As an example, in the following we compile some plots displaying the dynamic evolution of distinct network metrics over time in order to expose the actual network congestion, as the network traffic generated by the applications is not evenly distributed over time. In other words, in the following plots show how the network behaviour, with a particular configuration, is affected by LAMMPS traces, by tracking the actual congestion in the network over time. For that purpose, the Sauron simulator is fed with the LAMMPS traces to analyse how congestion evolves in the network. We study the traffic transferred in the ports of the network switches, the network latency, the occupancy of the switch buffers, and the network throughput.

Figure 4 presents the evolution of the traffic transferred per time interval at the network ports. For each time interval, the traffic transferred by each port is represented with a different colour, and the traffic transferred at all the ports of a given switch are stacked for the time interval. This means that the peak reached in a time interval is the traffic transferred by the switch in that time interval. We observe that there are time intervals and ports with high transferred traffic, while there are other ports that present time intervals with much lower transferred traffic. This means that the network traffic load has a bursty behaviour, with peaks on demand for some ports and time intervals indicating that congestion can appear at certain points in time. There is an initial phase where the traffic transferred reaches lower values but is more continuous in time than the one transferred in the peaks that are reached later in the traces.

Figure 4 – Bytes transferred per port (different colour for each port) broken down per time interval (10 us) at switch number zero in an 8-ary 2-tree with deterministic routing for LAMMPS.

Network latency is a second key network metric that offers insights on congestion and how this problem affects to the network performance. Figure 5 shows the evolution over time of the average network latency per time interval. There is an initial phase in LAMMPS where the network latency reaches values higher than 200 ms. This phase was also present in the previous plot, as a period with low transferred traffic in the network. After that initial phase, LAMMPS presents average latencies per time interval which are below 20 microseconds, with a bursty behavior.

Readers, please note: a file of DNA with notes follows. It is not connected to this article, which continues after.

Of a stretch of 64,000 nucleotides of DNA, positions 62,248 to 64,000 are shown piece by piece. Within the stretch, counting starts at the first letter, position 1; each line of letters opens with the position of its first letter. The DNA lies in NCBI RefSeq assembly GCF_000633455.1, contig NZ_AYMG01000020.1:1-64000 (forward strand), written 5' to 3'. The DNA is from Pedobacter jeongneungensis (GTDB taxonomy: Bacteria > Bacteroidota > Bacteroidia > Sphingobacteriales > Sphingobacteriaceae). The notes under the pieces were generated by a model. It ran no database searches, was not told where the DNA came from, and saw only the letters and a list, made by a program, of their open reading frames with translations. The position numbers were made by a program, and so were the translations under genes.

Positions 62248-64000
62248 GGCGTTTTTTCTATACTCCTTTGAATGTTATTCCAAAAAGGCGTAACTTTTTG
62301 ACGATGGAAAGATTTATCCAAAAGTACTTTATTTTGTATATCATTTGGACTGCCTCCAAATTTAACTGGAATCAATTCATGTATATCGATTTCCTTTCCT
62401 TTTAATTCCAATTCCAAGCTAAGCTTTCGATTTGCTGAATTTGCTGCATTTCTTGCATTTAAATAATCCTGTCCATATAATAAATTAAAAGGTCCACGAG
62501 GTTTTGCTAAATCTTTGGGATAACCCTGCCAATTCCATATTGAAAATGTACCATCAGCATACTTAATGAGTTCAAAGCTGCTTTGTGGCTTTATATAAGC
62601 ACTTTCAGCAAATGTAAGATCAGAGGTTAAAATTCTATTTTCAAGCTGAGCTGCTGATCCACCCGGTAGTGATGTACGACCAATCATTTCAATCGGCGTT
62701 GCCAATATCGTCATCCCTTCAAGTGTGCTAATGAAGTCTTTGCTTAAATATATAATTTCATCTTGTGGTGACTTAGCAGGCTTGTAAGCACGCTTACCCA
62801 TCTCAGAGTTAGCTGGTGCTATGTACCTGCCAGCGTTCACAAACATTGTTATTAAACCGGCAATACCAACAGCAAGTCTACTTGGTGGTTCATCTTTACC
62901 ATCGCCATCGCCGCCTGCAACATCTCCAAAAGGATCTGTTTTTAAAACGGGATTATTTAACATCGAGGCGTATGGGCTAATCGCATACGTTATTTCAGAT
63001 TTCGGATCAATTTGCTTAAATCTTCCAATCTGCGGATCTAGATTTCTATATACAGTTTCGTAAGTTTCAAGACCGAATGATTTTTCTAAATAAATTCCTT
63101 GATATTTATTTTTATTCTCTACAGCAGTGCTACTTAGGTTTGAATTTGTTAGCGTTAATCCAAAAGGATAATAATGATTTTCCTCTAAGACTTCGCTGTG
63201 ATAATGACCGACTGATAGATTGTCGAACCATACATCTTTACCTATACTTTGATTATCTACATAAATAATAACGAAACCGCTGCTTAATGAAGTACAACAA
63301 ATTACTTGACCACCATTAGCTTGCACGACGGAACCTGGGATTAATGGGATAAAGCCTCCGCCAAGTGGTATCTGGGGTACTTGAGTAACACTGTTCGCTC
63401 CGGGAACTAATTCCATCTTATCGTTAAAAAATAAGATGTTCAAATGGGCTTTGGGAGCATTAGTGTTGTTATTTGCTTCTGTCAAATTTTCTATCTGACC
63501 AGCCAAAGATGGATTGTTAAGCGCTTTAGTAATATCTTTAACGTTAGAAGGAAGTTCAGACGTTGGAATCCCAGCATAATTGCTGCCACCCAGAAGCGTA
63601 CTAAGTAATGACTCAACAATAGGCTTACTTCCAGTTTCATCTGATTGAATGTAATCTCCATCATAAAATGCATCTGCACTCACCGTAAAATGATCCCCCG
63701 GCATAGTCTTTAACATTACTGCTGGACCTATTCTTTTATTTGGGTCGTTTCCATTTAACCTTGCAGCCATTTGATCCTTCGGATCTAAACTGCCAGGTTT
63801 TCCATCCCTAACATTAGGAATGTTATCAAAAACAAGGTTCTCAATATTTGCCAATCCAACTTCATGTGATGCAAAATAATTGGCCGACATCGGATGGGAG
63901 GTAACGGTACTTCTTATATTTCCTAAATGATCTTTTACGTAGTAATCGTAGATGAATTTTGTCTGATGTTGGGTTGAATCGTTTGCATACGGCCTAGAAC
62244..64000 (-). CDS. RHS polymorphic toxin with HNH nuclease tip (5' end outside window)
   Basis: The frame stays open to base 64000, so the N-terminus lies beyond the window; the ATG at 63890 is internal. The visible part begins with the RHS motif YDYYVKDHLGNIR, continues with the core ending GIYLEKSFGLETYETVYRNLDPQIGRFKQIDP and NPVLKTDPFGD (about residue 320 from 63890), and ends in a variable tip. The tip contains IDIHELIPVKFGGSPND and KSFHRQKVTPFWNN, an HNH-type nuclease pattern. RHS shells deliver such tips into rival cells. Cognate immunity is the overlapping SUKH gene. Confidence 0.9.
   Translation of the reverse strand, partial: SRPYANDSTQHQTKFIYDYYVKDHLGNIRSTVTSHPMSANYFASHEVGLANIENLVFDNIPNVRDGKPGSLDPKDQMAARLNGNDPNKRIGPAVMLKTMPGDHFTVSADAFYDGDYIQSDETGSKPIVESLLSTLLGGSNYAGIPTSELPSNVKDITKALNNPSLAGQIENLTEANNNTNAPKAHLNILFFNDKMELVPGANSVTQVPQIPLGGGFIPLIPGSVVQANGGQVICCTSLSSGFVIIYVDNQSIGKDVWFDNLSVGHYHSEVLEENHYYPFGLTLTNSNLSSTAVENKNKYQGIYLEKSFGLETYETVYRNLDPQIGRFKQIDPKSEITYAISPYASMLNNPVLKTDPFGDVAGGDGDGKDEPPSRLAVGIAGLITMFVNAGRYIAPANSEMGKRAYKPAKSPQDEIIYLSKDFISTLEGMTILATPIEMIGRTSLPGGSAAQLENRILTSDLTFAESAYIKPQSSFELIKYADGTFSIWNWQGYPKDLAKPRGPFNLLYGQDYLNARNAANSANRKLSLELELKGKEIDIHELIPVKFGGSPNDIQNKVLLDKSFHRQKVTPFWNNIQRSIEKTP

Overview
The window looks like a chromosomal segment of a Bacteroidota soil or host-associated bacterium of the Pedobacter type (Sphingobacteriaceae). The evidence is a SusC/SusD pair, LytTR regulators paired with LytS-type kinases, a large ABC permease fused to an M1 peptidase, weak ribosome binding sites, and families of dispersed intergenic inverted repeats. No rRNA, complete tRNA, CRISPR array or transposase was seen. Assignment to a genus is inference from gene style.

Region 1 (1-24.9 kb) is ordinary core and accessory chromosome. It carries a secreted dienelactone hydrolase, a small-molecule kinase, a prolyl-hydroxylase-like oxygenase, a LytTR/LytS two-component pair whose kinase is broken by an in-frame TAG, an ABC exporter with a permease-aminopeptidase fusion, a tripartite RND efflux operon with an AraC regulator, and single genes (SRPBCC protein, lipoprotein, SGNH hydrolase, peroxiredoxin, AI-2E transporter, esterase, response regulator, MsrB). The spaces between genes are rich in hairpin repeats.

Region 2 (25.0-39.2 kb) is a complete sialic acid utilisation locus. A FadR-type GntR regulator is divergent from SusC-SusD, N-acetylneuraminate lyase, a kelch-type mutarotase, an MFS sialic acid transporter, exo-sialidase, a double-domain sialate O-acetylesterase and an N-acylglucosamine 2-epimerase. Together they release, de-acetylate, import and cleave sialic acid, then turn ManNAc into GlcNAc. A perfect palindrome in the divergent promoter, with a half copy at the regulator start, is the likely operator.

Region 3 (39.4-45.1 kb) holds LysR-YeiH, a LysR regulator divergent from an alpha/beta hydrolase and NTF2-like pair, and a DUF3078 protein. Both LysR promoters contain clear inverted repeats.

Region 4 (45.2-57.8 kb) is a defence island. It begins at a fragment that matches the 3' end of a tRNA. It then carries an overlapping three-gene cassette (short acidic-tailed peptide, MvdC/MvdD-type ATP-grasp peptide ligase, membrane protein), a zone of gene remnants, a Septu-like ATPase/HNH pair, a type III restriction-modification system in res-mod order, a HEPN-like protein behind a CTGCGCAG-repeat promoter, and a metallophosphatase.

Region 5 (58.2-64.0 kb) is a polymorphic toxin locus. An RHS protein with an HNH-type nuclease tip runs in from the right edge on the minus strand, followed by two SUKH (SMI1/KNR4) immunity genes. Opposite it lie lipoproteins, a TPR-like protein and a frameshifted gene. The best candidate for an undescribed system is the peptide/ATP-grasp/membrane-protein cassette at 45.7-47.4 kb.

Figure 5 – Network latency per time interval in an 8-ary 2-tree for LAMMPS with 64 tasks.

In addition to the metrics corresponding to the traffic transferred and the packet latency, an indicator of the severity of network congestion is the occupancy of the queues at the switches’ ports. Figure 6 shows the queue occupancy evolution per time interval. Each color represents a different network switch. For each switch, we report the highest queue occupancy (i.e., the highest number of busy queue entries) of that switch. The queue occupancies of the different switches are stacked. The maximum queue occupancy for a port is 32. There are time intervals with a high occupancy of the switch queues, especially at the beginning of the trace. This congestion corresponds to the initial part of the trace, where we observed a high network latency and a low transferred traffic. This reveals that there is congestion in the network and that the packets are blocked, not being able to advance through the network. In order to reduce congestion that appears, WP3 will propose solutions based on optimization of collective communications, adaptive routing and injection throttling.

Figure 6 – Queue occupancy (number of packets in the queue) evolution along time in an 8-ary 2-tree for the whole LAMMPS trace with 64 tasks. Each colour represents a different network switch.

The same information is represented in Figure 7 in a different way. This plot represents vertically the occupancy of each network switch (the most occupied queue of the switch), according to a colour scale, while the evolution of the occupancy over time is represented horizontally. The topology is a fat-tree with two stages. We observe here that the switch queues in the second stage are much less used than the ones in the first stage.